– The truly decadent could try scenting table linen – again, PLEASE patch test, as above – for lavish dinner parties to rival Marie Antoinette – spraying on cotton wool and putting inside a deocrative ceramic or pottery vase, on wooden ornaments or ceramic discs you hang over radiators to scent the whole room as they heat.

We so hope you can find a way to try this poor perfume again and give it some love, but if all else fails and you still can’t bring yourself to use it, well at least you tried! Why not…

#7 – Have a perfume-swapping party / re-gift
Um, remembering not to invite the one who gave you that particular perfume… otherwise, major awks. Or, if you’re looking to re-gift, have a look at our brilliant Fragrance Finder.

Simply put the name of the fragrance into the search box, and it’ll suggest six scents that are similar in character and style, or share a number of significant notes – this way you can see if anyone you know already has one of these, and it means they’ll very likely love to receive this one from you.

Genius!

Written by Suzy Nightingale

The Alchemistress solves your scented candle woes…

Are your scented candles burning too fast, or creating that dreaded ‘tunnel’ (or ‘core’ to give it the correct name) of doom, where the wax only melts in the middlle and traps the wick? We’ve all exclaimed profanities and desperately dug around with nail-files to try and save them, but we just watched a BRILLIANT Instagram video that solves these woes with ease…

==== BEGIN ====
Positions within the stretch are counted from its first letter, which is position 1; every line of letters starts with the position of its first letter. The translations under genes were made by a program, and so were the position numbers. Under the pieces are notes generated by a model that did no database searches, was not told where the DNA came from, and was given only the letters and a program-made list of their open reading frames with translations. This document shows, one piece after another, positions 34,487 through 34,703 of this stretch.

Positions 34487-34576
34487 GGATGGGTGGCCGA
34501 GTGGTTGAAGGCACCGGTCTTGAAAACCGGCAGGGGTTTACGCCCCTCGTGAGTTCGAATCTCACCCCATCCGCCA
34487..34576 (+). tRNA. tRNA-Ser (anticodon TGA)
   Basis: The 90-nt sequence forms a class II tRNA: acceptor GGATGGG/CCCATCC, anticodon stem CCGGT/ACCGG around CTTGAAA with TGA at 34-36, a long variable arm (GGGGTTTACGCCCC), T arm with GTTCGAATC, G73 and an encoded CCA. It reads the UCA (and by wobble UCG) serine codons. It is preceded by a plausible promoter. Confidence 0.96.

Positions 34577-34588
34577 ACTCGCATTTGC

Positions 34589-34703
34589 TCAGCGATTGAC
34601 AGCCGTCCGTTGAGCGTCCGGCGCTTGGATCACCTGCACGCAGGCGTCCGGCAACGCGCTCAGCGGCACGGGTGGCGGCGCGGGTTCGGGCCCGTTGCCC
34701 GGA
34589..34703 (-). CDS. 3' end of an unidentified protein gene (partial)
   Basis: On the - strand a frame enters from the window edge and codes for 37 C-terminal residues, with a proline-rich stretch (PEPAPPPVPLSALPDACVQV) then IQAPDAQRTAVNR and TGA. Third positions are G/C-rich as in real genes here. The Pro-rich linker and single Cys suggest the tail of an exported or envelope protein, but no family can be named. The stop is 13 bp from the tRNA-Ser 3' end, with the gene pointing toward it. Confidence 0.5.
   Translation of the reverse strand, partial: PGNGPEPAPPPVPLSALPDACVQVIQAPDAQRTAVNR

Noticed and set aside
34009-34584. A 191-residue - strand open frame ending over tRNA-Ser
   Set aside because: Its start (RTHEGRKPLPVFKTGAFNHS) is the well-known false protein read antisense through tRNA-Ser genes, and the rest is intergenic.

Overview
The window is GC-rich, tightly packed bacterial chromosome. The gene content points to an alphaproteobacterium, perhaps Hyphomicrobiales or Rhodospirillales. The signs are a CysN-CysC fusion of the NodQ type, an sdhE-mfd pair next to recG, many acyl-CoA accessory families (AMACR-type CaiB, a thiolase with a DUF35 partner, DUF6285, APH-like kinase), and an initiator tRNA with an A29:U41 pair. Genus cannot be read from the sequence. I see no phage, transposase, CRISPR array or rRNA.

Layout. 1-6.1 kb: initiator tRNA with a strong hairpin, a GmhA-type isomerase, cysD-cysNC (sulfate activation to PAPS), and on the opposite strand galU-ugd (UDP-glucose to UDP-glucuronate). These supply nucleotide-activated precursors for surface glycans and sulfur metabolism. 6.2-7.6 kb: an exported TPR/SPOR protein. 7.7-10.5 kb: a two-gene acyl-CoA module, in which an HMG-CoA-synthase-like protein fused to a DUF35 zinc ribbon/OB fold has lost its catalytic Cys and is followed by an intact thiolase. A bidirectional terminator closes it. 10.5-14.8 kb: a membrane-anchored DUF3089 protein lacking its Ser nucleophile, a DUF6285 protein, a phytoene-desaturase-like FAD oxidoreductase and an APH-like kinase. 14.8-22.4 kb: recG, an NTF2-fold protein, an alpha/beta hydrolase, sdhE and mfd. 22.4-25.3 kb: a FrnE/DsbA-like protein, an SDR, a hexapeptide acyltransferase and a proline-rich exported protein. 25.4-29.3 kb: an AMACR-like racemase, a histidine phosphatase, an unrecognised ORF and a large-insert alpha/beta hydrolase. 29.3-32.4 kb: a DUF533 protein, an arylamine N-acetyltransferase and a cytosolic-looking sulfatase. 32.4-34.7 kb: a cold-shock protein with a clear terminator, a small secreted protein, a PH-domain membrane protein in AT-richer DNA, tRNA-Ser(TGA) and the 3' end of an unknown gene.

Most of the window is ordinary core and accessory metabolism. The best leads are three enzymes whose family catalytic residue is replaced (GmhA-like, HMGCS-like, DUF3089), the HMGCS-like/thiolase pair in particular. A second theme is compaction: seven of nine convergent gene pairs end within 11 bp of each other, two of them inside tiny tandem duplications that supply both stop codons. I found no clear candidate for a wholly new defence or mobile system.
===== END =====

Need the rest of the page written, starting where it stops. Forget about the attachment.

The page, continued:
Lesley Sparks (hello, nominative determinism anyone?!) is also known as ‘The Alchemistress‘ – an independent maker and purveyor of the most beautiful perfumed candles. And she has got tips and tricks up her scented sleeve to make sure your candles perform to their best and (most importantly) ultimately to save your hard-earned money.

You can watch the instructive ‘How To’ on her IGTV channel, and afterwards, if you find yourself casting your eye critically over your previous burning performance (and general lazy lack of candle maintenance) then you’re in great company, as that’s exactly what we did, too. For shame!

Looking around The Perfume Society home-office, we suddenly realised that we already owned one The Alchemistress candles, in fact (look, we have quite a few scented candles, okay? It’s not a problem, we can stop any time we like… we just don’t ever want to). It’s called Persian Nights – a smouldering mix of sultry spices, featuring cardamon, black pepper, orange, ginger, coriander, patchouli, cinnamon and cedarwood – and has us dreaming of more exotic climes, and when we can next travel there, every time we light it.

 

 

The Alchemistress Persian Nights Apothecary Jar £8.95
thealchemistress.co.uk

…And now, of course, having watched Ms. Sparks’ instructional video, all our candles will be burning more brightly from now on. We hope you find it just as helpful as we have!